If implemented well, UBI, or its Indian iteration of NYAY could result in the desired effects of raising millions of people out of poverty. Some form of UBI - although not at the scale of what the Congress proposes - has been implemented in several countries including France, US, Finland, Brazil, Pakistan, Turkey, Mexico, Philippines, among others, and the results have been encouraging. Implementation of a successful UBI plan could also give political dividends to the party responsible. As research on UBI in Pakistan, Brazil, and the Philippines has shown. According to Moizza Sarwar, senior researcher at the London-based Overseas Development Institute, who studied these three cash transfer programmes, "The political returns of a widespread pro-poor policy response to politicians in office were significant in consolidating the voter base in each of the three countries, and, in the case of Brazil, in expanding it."

The Bolsa scheme in Brazil has been credited with bringing about a 28% reduction in poverty; Finland's experience with UBI has demonstrated that such schemes had positive impacts on health and stress levels of unemployed youth. India is no stranger to small experiments in UBI herself. As India Today reported, "Two MIG pilot projects were conducted in MP, covering some 6,000 families between 2010 and 2013. The Unicef-funded Madhya Pradesh Unconditional Cash Transfer Project showed encouraging results even though the monthly cash transfer was only Rs 300 or less. The beneficiaries began to save more and use the money wisely, such as on education. This challenges the widely-held perception that cash transfers end up being used for questionable purposes, such as liquor."

The UBI was flagged as an alternative to social welfare programmes in the Economic Survey of 2016-17, which called the idea the shortest path to eliminating poverty. Suggesting a transfer of 7,620 rupees per annum to 75% of the country's population, the survey estimated that the expense of such a model of UBI would be to the tune of 4.9 per cent of India's GDP. In comparison, 5.2 per cent of GDP is spent on the 950 central and centrally sub-sponsored welfare schemes in India. That survey suggested abolishing or subsuming existing subsidies, Rahul Gandhi and his party do not want to do away with the existing welfare schemes to make space for NYAY. Which means, in addition to the 5.2% of the GDP that goes into welfare schemes, the exchequer needs to find additional money to fund the proposed NYAY scheme. Although that Congress insists that the total expenditure would be less than 2% of the GDP, the opposition and several non-partisan commentators have expressed their doubts about the feasibility and sustainability of the scheme.

There may be one way: the Paris-based World Inequality Lab, and psephologist and commentator Yogendra Yadav, have suggested a possible resource generator for the NYAY scheme could be taxing the super rich. WIL says NYAY can be financed by applying a 2 per cent tax on the total wealth on households with wealth over Rs 2.5 crore per annum (top 0.1 per cent of households), which will yield Rs 2.3 trillion.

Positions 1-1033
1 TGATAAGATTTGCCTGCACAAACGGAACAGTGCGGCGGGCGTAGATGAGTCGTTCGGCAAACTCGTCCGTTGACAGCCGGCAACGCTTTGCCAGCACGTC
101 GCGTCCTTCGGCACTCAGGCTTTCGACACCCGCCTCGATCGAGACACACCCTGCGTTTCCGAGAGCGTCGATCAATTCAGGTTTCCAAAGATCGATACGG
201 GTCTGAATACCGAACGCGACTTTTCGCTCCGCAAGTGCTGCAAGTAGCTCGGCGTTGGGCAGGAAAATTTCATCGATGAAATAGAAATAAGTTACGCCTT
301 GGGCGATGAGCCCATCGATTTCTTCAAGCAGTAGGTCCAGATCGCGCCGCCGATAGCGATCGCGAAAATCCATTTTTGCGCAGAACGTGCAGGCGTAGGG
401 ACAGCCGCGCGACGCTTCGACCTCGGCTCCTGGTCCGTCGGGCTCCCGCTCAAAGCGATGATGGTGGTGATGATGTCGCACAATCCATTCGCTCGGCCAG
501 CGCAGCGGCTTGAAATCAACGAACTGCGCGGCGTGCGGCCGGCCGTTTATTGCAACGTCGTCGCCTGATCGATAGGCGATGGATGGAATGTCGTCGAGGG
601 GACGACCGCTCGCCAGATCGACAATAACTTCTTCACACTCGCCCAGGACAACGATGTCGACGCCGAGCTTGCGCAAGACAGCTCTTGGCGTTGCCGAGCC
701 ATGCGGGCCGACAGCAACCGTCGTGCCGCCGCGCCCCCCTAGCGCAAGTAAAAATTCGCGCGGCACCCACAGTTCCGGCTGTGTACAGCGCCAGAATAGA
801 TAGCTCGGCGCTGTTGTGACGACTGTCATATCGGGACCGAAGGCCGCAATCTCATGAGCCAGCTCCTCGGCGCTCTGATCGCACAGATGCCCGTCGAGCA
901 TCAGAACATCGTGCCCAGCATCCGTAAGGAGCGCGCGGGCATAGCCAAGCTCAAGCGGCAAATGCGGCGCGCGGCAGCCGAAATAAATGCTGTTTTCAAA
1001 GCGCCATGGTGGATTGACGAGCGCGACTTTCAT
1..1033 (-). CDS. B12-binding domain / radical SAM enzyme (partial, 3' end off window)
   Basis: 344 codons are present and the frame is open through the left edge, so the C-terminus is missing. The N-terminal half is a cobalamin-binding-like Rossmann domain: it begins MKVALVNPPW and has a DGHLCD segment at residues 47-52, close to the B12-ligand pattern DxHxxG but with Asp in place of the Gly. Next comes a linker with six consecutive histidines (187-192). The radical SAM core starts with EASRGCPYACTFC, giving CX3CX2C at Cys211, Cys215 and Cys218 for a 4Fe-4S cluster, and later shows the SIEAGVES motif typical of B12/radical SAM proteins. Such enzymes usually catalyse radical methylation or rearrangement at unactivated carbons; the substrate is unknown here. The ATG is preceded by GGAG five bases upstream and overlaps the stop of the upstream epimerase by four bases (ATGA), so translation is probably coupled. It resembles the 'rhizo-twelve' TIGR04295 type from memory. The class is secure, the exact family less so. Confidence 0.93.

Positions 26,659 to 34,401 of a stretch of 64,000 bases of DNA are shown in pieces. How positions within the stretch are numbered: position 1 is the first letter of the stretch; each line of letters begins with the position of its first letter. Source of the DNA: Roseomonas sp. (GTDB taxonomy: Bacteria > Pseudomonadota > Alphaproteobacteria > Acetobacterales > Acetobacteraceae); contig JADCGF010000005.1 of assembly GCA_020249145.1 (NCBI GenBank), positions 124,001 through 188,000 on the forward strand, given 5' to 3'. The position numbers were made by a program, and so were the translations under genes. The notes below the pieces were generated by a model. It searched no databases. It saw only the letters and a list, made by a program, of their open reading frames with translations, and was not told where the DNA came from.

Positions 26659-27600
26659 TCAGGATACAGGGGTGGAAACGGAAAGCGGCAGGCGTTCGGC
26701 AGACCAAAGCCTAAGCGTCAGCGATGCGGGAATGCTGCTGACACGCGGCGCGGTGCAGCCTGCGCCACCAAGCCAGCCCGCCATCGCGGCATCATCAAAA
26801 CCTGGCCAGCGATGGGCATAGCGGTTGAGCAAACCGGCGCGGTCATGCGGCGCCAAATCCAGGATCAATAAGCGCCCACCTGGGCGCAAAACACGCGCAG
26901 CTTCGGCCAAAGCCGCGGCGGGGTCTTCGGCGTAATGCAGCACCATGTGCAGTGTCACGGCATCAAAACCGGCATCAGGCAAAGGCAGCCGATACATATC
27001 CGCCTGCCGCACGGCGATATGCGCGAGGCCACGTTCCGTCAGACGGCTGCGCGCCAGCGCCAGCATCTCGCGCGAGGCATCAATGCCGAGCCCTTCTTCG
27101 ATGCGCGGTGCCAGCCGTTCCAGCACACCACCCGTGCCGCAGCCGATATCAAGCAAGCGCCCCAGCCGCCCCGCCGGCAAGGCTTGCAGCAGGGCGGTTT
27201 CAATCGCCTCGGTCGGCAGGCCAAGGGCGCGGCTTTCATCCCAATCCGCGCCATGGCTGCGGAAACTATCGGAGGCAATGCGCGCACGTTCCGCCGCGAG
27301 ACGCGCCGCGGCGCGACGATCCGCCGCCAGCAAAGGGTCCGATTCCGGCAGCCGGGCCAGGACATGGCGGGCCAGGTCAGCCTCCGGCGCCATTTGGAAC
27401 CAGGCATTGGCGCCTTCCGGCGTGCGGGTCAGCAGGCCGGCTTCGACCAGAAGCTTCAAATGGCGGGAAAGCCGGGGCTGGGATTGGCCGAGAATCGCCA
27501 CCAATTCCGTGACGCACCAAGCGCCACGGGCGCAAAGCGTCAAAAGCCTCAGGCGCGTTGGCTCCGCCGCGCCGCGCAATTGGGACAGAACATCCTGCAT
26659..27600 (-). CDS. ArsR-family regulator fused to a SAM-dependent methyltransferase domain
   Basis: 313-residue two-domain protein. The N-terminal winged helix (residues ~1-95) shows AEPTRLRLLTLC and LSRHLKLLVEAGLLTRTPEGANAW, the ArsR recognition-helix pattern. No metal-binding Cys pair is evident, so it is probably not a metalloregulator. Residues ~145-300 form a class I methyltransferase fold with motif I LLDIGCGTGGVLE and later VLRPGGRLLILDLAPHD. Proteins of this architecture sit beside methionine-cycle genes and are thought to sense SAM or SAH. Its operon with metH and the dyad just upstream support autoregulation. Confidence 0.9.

While the MGNREGA or the farm loan waivers were aimed primarily at rural populations, the NYAY scheme will not be restricted to rural areas alone. In 2014, 80 per cent of the BJP's tally of 282 seats came from rural and semi-rural areas. For Congress, 32/44 were rural and semi rural areas. Five years hence, agrarian distress, high unemployment rates in both rural and urban areas, might have resulted in the BJP losing its grip on the Hindi heartland, which is home to a large share of the BJP's tally.

Will NYAY be that scheme which will lure these voters the Congress way? We will find out on the 23rd of May.

  1. JOBS, JOBS, JOBS


"Our pledge is jobs, jobs, jobs," claims the manifesto. The party has announced it would ensure 34 lakh jobs in the public sector by:

a. Filling all 4 lakh central government vacancies before March 2020.
b. Getting the state governments to fill their 20 lakh vacancies.

c. Creating an estimated 10 lakh new Seva Mitra positions in every gram panchayat and urban local body.

In a bid to absorb young men and women who completed only a few years of schooling, the Congress has proposed to launch two major programmes to be  implemented through Grama Sabhas and urban local bodies which, it says, will create 1 crore jobs. These are :

  1. Repair and restoration of water bodies (‘Water Bodies Restoration Mission’); and

  2. Regeneration and afforestation of wasteland and degraded land (‘Wasteland Regeneration Mission’).


The party also claims to increase private sector jobs by:

  1. Rewarding businesses for job creation and employing more women,

  2. Requiring businesses with over 100 employees to implement an apprenticeship programme.


The Congress has also promised to relaunch its flagship scheme MGNREGA 3.0 by guaranteeing employment for 150 days as against 100 days earlier. It has promised a new Ministry of Industry, Services and Employment in order to underline the link between the growth of the industry and services sectors and rapid creation of jobs. The Congress has also promised that application fees for government examination and government posts will be abolished.

"The Congress party promises "regulatory forbearance" for Micro and Small Enterprises. They will be exempt from all applicable laws and regulations (except the Minimum Wages Act and tax laws) for a period of 3 years from 1 April 2019 or, in the case of new businesses, the date of commencement of business. This means freedom from 'Inspector Raj' until they stabilise," the manifesto said.